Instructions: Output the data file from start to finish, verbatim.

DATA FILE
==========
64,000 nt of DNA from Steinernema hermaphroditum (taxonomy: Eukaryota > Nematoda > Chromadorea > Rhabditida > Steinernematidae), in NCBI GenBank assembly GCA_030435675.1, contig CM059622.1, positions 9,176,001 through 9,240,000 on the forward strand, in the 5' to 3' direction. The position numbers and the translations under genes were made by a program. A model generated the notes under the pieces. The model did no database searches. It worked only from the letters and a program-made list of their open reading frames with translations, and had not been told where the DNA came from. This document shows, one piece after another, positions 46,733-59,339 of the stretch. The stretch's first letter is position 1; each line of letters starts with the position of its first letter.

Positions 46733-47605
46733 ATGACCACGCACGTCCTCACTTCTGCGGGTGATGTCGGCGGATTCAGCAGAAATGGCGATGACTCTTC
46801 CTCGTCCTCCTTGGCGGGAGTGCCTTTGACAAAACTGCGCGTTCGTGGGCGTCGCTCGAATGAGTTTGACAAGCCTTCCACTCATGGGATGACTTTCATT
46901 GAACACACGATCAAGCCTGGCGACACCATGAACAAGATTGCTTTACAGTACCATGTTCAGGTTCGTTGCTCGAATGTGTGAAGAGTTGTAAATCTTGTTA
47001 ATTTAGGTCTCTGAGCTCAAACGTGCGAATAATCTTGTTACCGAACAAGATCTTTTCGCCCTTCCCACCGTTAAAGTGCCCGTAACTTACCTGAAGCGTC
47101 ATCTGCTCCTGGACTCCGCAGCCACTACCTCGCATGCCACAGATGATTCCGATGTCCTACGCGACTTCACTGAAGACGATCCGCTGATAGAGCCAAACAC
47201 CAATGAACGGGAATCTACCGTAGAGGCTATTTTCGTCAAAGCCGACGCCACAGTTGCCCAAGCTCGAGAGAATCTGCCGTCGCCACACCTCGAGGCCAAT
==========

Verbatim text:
64,000 nt of DNA from Steinernema hermaphroditum (taxonomy: Eukaryota > Nematoda > Chromadorea > Rhabditida > Steinernematidae), in NCBI GenBank assembly GCA_030435675.1, contig CM059622.1, positions 9,176,001 through 9,240,000 on the forward strand, in the 5' to 3' direction. The position numbers and the translations under genes were made by a program. A model generated the notes under the pieces. The model did no database searches. It worked only from the letters and a program-made list of their open reading frames with translations, and had not been told where the DNA came from. This document shows, one piece after another, positions 46,733-59,339 of the stretch. The stretch's first letter is position 1; each line of letters starts with the position of its first letter.

Positions 46733-47605
46733 ATGACCACGCACGTCCTCACTTCTGCGGGTGATGTCGGCGGATTCAGCAGAAATGGCGATGACTCTTC
46801 CTCGTCCTCCTTGGCGGGAGTGCCTTTGACAAAACTGCGCGTTCGTGGGCGTCGCTCGAATGAGTTTGACAAGCCTTCCACTCATGGGATGACTTTCATT
46901 GAACACACGATCAAGCCTGGCGACACCATGAACAAGATTGCTTTACAGTACCATGTTCAGGTTCGTTGCTCGAATGTGTGAAGAGTTGTAAATCTTGTTA
47001 ATTTAGGTCTCTGAGCTCAAACGTGCGAATAATCTTGTTACCGAACAAGATCTTTTCGCCCTTCCCACCGTTAAAGTGCCCGTAACTTACCTGAAGCGTC
47101 ATCTGCTCCTGGACTCCGCAGCCACTACCTCGCATGCCACAGATGATTCCGATGTCCTACGCGACTTCACTGAAGACGATCCGCTGATAGAGCCAAACAC
47201 CAATGAACGGGAATCTACCGTAGAGGCTATTTTCGTCAAAGCCGACGCCACAGTTGCCCAAGCTCGAGAGAATCTGCCGTCGCCACACCTCGAGGCCAAT